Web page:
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Detalles del documento

 

Imprima y guarde

Artículo de periódico

Responding to the Structural Violence of Migrant Domestic Work: Insights from Participatory Action Research with Migrant Caregivers in Canada

Fecha

2019

Autores

Rupaleem Bhuyan, Lorraine Valmadrid, Esel Laxa Panlaqui, Novabella L. Pendon, y Pearlita Juan

Resumen

Abstract
This study explores international domestic workers’ response to employer abuse and exploitation following changes to Canada’s
Live-in-Caregiver Program in 2014. This research followed an interpretive policy analysis research design, using feminist,
participatory, and action research methods. University-based researchers, advocates, and peer researchers collaborated to develop
and implement the project’s research and advocacy goals. Thirty-one caregivers in Toronto and Calgary participated in individual
and/or focus group interviews to discuss access to permanent residence, working conditions and forms of support. Many shared
examples of labor exploitation and psychological hardship due to precarious work conditions and long periods of family
separation. Barriers to accessing services and fear of losing status led the majority of caregivers to rely primarily on informal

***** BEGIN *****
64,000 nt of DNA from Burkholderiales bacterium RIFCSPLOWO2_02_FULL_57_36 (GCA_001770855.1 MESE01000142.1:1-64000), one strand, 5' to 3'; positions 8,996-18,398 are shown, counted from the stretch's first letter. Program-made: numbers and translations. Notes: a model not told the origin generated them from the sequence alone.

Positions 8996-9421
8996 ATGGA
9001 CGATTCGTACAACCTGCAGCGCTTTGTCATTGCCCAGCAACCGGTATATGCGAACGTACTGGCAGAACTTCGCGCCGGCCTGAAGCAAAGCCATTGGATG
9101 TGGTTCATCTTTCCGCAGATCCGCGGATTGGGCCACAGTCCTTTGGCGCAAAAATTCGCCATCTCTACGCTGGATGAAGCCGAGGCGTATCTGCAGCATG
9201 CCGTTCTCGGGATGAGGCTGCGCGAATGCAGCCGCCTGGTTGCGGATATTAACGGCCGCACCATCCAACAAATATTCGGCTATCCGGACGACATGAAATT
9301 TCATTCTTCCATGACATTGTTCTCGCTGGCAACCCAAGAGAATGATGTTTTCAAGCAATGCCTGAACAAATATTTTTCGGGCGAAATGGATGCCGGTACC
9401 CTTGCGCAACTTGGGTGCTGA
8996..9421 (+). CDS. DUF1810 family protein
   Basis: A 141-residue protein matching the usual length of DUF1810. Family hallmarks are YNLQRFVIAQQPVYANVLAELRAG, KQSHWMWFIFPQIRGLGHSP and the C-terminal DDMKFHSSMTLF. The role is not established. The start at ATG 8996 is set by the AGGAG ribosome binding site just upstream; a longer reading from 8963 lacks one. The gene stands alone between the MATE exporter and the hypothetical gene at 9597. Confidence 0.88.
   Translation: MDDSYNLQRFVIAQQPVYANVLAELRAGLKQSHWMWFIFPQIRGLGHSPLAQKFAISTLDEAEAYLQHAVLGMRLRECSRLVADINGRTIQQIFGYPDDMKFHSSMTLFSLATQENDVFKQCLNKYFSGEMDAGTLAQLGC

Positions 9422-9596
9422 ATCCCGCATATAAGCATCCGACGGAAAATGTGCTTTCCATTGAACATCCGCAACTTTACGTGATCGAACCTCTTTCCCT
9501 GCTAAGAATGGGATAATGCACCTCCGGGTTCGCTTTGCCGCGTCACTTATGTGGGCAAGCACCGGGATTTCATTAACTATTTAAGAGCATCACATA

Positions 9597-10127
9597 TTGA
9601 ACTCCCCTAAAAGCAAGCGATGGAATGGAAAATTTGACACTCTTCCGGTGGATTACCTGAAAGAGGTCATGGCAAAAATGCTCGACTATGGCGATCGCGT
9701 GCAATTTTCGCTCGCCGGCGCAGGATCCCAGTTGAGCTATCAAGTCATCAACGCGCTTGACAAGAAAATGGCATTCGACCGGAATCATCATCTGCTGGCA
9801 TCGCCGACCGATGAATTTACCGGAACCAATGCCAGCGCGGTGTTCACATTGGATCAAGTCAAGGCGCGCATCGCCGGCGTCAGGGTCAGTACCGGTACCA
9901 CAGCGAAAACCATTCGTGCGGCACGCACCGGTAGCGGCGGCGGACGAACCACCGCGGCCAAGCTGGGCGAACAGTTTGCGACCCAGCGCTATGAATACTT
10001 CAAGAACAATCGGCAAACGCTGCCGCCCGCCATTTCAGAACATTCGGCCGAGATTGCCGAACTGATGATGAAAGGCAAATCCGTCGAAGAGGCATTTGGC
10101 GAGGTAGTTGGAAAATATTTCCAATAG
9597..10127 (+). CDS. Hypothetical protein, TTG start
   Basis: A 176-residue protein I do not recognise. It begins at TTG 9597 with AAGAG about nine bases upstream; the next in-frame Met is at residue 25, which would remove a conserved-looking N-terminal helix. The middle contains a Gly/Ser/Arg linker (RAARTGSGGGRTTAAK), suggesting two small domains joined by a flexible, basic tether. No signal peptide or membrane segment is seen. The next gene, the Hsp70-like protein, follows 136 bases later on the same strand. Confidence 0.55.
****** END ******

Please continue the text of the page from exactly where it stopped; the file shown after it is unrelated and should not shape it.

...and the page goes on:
networks for mutual aid and support. This paper identifies how changes in Canada’s temporary foreign worker program for livein-caregivers exacerbates the structural violence of migrant care work, where the risk for abuse, exploitation, and risk of losing
status is normalized. Migrant caregivers accept the precarious work conditions with the promise of permanent residence and the
chance to improve their lives for themselves and their children. Towards envisioning improvements in social service delivery, our
research highlighted the need for social services to increase outreach and safety planning for migrant workers who are vulnerable
to abuse, exploitation, and the loss of legal immigration status. Our research also supports grassroots advocacy to call for all
migrant workers to be granted permanent resident status upon arrival to ameliorate the structural violence of migrant labor.
Keywords Migrant . Domestic workers . Human trafficking . Abuse . Participatory action research . Precarious immigration

Journal title

Journal of Family Violence

Archivos adjuntos

Conexiones

Los sectores económicos

Home support workers, housekeepers and related occupations

Relevancia geográfica

Ontario, Alberta, y National relevance

Idiomas

Inglés